Why the UK fishing industry could choose Brexit
Scottish Fishermen’s Federation, Ross Dougal, has said that the majority of its members want to leave the EU on 24 June.
He’s not alone, either.
From the Huffington Post to The New York Times, there’s been widespread publicity about the plight of UK fisherman when it comes to EU regulation.
But why does the UK fishing industry feel so strongly towards Brexit?
The EU Common Fishing Policy (CFP)
It’s probably the most derided piece of legislation to emerge from Brussels.
By placing restrictions on what fisherman can catch – and how often – the CFP has arguably caused far-reaching damage across the UK fishing industry.
It’s become increasingly difficult for small-scale UK businesses to compete with larger commercial fisheries from places like Spain and Denmark.
And despite the fact fishing makes up less than 1% of the EU’s GDP, there are communities in places like Fraserburgh and Peterhead where up to 40% of the local population is employed in the industry.
The result isn’t really surprising: an often a deep-rooted contempt for CFP, and the legislators themselves who’ve enacted it.
It’s the catch-all phrase to describe the civil servants who work in Brussels.
But one of the main criticisms is that it’s arguably bureaucrats – not those within the fishing industry – who call the shots and make the key decisions which impact everyday lives.
This has resulted in calls for a more regionalised form of regulation, where local fisherman could have a say in laws which directly impact them. Some of the key issues would include fishing quotas, trade and holding abuses of power accountable.
Without any upcoming plans to do so, however, some people within the fishing industry will choose Brexit.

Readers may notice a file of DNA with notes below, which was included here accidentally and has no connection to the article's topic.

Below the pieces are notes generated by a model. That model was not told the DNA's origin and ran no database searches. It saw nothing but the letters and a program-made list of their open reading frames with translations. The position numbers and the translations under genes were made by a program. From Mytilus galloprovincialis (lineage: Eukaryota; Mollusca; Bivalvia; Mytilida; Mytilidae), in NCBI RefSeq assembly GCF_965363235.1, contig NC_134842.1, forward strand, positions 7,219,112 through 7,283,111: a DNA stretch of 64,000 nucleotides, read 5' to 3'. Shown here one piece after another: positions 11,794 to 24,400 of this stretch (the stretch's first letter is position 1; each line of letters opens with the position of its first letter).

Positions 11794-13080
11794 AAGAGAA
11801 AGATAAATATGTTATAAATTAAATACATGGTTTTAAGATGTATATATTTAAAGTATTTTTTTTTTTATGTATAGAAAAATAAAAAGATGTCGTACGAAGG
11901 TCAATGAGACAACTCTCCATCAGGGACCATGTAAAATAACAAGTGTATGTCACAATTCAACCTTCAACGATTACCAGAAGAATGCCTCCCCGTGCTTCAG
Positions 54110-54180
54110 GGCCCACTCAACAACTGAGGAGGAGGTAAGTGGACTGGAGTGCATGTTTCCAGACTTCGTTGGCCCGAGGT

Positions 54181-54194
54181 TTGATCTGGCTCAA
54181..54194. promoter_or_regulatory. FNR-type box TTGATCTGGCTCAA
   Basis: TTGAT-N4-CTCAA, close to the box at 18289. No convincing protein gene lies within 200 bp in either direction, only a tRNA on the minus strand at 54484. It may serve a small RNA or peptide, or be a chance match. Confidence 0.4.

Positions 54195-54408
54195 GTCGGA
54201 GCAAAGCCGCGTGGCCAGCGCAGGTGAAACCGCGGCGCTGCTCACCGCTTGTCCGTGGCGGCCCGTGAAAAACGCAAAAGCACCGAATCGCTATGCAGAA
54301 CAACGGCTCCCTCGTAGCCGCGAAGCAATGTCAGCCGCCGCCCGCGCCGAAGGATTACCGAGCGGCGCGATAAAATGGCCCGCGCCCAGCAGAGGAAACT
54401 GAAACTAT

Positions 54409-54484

Historic drops in fish stock
The last point that could potentially sway voters is the historic decrease in fishing volumes since the CFP was first brought into law.
With British waters becoming a so-called ‘common ground’ for European fishing, it’s widely believed that fish stocks have depleted significantly in the new millennium – even though fishing quotas were intended to prevent this very problem.
Events like the Scallop Wars have also done little to increase confidence in EU capabilities. With so much commercial competition at sea, it’s unsurprising that fish populations have also taken a hit.
However, recent government research has shown that fish stocks are actually on the increase. This is thanks, in part, to the EU relaxing ‘catch limits’ and banning the wasteful practice of throwing dead fish back into the sea after being caught.
But it begs the following question: even if fishing stocks are increasing, is this too little too late for an already overstretched UK fishing industry? And how will it impact the referendum?
The UK fishing industry – leave or stay?
It’s fair to say our fishing industry has good reason to demand change in Brussels.
From CFP legislation, to seemingly unnecessary bureaucracy, and drops in fish stock, the livelihoods of everyday fisherman have been placed under significant strain in recent years.
The choice to leave the EU, however, could be just as impactful.
Leaving the EU wouldn’t necessarily mean automatic reform. Furthermore, there’s a good chance that without representation in the EU, we’d still be subject to the same international restrictions – but without a say on the laws themselves.
So we have to ask:
Would it better to renegotiate our position within the EU, or leave the table altogether?
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